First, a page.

While visiting Hozen-ji Temple, don’t miss out on Hozen-ji Yokocho. This narrow alleyway forming the approach to the temple is lined with dozens of restaurants & bars that offer some of the best food in Osaka and harken back to the look & feel of old Osaka.
How to get to Hozen-ji Temple
From Namba Station, take Exit 14 on Mido-suji. Turn at the side street straight ahead and walk straight until it crooks into an alleyway. You’ll find the temple on the straightaway around the first bend.
Founded in 593, Shitenno-ji Temple is one of the oldest temples in Japan and an absolute must-see while visiting Osaka. Much has changed at this temple complex over its more than 1,400 years of history with several reconstructions—the most recent in the post-WWII period—painstakingly done to recreate the spirit of the original.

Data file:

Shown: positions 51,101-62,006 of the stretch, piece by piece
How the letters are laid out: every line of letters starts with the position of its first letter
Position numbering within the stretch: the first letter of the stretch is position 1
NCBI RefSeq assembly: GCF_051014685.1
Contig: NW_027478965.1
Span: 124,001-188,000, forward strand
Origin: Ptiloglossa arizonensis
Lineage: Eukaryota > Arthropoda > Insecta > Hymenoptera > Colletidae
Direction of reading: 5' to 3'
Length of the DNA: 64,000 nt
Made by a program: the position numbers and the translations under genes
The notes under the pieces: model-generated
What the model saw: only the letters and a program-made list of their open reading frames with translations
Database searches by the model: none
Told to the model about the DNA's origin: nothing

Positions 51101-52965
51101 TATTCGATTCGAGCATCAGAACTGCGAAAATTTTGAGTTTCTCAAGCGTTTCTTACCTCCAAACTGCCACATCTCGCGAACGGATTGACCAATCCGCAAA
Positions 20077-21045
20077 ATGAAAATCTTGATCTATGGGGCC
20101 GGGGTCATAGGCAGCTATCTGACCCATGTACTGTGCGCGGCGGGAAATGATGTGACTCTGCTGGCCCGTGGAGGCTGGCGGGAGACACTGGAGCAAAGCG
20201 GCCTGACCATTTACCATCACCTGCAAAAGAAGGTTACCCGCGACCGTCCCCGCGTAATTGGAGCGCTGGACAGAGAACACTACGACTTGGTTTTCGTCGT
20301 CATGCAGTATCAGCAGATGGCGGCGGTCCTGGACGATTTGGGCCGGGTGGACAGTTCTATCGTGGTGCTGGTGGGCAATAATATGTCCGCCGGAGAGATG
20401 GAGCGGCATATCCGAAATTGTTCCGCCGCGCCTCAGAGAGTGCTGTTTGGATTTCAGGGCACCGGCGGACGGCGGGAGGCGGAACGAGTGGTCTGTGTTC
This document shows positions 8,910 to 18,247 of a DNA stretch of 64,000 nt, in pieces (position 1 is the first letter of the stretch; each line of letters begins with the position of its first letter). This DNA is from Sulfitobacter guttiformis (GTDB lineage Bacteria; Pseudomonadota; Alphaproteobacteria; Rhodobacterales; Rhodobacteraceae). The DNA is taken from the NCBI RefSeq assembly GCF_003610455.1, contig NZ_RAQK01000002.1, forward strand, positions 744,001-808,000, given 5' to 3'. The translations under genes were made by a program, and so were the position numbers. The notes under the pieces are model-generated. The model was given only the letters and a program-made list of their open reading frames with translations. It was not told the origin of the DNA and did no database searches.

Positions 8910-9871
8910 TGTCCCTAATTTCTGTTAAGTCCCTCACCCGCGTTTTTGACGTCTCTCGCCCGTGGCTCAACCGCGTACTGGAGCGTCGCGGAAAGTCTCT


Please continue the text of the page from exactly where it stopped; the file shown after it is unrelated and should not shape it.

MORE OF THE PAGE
Among the highlights of Shitenno-ji are its 13th-century stone Ishii-no-torii gate, five-storey pagoda, treasure hall, and Main Hall (Kondo) where Prince Shotoku, the temple’s founder, is enshrined. Perhaps best of all is the Gokuraku-jodo Garden, a beautiful Japanese garden inspired by the west that features ponds, pathways, and one of the best viewing spots for cherry blossoms in Osaka.
How to get to Shitenno-ji Temple
Visiting via Osaka public transportation, the closest station to Shitenno-ji is Shitennoji-mae-Yuhigaoka Station on the Tanimachi Line. From Exit 4 walk south along the smaller street running parallel to Tanimachi-suji. The temple’s stone torii gate will be about four blocks ahead on your right.